​The early to mid-1990s saw further experiments and utilisation of microseismic monitoring in relation to fracked wells. Much of the experimentation during this period was carried out by the Department of Energy and the Gas Research Institute at ‘M-Site’ near Colorado.


​It’s at this point that a name familiar to many of you comes into the picture - the Barnett Shale. It was in 2000 that the Barnett Shale was successfully mapped using microseismic imaging.


​The early 2000s saw the techniques of horizontal drilling, microseismic mapping and slickwater fracking being combined signaling the beginning of the ‘twenty-first century’ fracking that we know today.


​2003 was the point at which many historians and industry analysts agree the shale revolution began. Named the ‘shale gale’, 2003 saw the beginning of the golden age of the independent operator, with equity and privately backed firms such as EOG Resources, Chesapeake, Devon, Continental, Pioneer and many many others buying up substantial amounts of acreage across the continental United States.


​Fast forward to 2012 and the results of the shale gale had become clear, with an estimated 2.5 million fracking applications having been performed worldwide on oil and gas wells - more than one million of these taking place in the US.


​By 2016 fracking accounted for more than 50% of all oil output according to the Energy Information Administration. Considering that in 2000 fracking accounted for less than 2% of the US’s oil output, you can clearly see how big the shale gale ended up being.

The 2016 oil output was driven by 300,000 fracking wells producing 4.3 million barrels per day. 2016 also saw the UK trying to emulate the success of the US fracking industry, with exploratory fracking activity approved at locations including Lancashire, Nottinghamshire, and Yorkshire.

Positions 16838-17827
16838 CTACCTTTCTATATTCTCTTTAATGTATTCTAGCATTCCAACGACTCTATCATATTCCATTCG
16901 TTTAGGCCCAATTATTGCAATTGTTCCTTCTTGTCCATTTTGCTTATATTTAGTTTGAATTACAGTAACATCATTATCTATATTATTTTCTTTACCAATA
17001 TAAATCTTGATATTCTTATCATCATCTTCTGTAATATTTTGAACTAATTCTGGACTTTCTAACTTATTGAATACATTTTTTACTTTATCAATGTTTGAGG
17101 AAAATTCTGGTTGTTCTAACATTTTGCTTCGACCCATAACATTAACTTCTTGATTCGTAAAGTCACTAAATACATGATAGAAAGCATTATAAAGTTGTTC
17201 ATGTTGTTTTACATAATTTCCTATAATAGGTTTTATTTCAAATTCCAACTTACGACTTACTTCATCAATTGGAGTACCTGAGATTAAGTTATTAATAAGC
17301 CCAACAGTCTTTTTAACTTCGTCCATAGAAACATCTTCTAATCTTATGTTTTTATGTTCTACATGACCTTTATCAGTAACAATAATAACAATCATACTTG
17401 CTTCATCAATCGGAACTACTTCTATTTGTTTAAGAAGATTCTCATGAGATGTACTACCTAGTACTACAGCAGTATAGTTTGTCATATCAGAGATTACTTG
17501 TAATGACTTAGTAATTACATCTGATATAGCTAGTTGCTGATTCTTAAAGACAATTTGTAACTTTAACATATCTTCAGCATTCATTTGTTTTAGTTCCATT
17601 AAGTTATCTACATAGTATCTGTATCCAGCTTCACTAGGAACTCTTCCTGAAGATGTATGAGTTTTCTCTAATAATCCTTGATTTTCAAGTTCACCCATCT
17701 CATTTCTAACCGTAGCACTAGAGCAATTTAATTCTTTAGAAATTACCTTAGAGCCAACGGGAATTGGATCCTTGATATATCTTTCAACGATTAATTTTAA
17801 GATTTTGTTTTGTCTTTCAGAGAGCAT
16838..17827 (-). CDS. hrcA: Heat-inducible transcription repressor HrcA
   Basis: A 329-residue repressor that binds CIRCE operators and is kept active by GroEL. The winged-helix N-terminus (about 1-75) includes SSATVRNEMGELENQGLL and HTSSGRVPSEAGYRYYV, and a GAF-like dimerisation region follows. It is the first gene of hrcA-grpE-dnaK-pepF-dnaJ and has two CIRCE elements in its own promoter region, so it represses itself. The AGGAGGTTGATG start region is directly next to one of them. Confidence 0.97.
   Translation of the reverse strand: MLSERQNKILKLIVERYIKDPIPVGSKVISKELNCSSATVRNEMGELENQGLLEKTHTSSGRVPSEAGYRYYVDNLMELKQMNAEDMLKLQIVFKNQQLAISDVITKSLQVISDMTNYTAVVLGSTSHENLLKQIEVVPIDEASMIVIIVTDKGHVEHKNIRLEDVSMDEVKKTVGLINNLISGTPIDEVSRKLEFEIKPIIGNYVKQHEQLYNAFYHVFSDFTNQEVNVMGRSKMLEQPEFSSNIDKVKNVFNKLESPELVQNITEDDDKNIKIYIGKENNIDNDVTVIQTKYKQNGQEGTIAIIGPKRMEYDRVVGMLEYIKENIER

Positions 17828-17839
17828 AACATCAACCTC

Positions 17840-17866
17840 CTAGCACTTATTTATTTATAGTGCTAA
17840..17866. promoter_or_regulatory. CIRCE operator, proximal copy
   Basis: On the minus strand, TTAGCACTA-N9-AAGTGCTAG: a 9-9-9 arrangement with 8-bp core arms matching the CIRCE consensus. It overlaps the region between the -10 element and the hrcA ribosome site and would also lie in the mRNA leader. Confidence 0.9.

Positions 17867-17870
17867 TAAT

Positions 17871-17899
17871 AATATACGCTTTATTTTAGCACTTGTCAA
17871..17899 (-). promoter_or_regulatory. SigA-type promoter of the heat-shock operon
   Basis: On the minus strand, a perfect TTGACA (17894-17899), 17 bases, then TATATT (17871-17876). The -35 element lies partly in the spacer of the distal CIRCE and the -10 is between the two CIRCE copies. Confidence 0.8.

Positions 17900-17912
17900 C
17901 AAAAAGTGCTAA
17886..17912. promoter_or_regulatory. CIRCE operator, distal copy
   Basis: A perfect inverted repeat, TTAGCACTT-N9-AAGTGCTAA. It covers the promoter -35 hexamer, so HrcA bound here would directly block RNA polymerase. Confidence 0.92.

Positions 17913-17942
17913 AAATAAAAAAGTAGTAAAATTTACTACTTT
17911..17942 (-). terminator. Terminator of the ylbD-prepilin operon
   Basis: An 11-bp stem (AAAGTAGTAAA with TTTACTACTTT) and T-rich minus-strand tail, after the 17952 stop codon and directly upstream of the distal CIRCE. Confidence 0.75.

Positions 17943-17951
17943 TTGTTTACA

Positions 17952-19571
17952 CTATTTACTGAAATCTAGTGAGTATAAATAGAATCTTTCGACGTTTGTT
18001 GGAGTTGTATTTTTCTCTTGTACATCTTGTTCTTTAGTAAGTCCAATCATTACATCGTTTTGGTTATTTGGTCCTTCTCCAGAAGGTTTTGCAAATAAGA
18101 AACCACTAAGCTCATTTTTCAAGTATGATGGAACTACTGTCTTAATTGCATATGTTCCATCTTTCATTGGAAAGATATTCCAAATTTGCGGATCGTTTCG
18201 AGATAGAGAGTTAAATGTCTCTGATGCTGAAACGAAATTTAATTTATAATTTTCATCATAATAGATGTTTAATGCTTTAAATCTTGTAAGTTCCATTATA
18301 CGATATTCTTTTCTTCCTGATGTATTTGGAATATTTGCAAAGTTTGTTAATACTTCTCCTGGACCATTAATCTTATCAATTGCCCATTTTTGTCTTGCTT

​Today, hydraulic fracturing continues to transfer the oil and gas industry, especially in the US where a once declining industry has been completely revived by the technology. By December 2018, US shale oil production stood at 8m barrels per day and continues to increase with the IEA suggested that production could reach a plateau of 9-10m barrels per day by the early 2020s. It’s a similar success story with regards to natural gas, with 90% of the natural gas used in the United States being produced domestically.

Outside of the US numerous other countries are making tentative steps into fracking. China, desperate to secure domestic sources of energy, is eager to tap into shale following the decline of its conventional resources and booming demand. The UK meanwhile, has potentially enormous reserves of shale gas, but the country’s nascent fracking industry remains tied up in legislative and bureaucratic wrangling.

Fracking and jobs

​With fracking having completely revived the US oil and gas industry and promising to do the same for other countries who choose to embrace this technology, it is also having a very positive impact on the engineering and technical jobs market.

In the US it was estimated that between 2005 and 2012 the fracking industry generated in excess of 750,000 jobs (according to a study from Dartmouth College). A separate study from the National Bureau of Economic Research analysed data from over 3,000 US counties and determined that within 100 miles of new production, $1 million of extracted oil and gas generated $234,000 in waves, $117,000 in royalties and 2.49 jobs.

Whichever way you cut it, hydraulic fracturing seems to have arrived at just the right time for the oil and gas jobs market.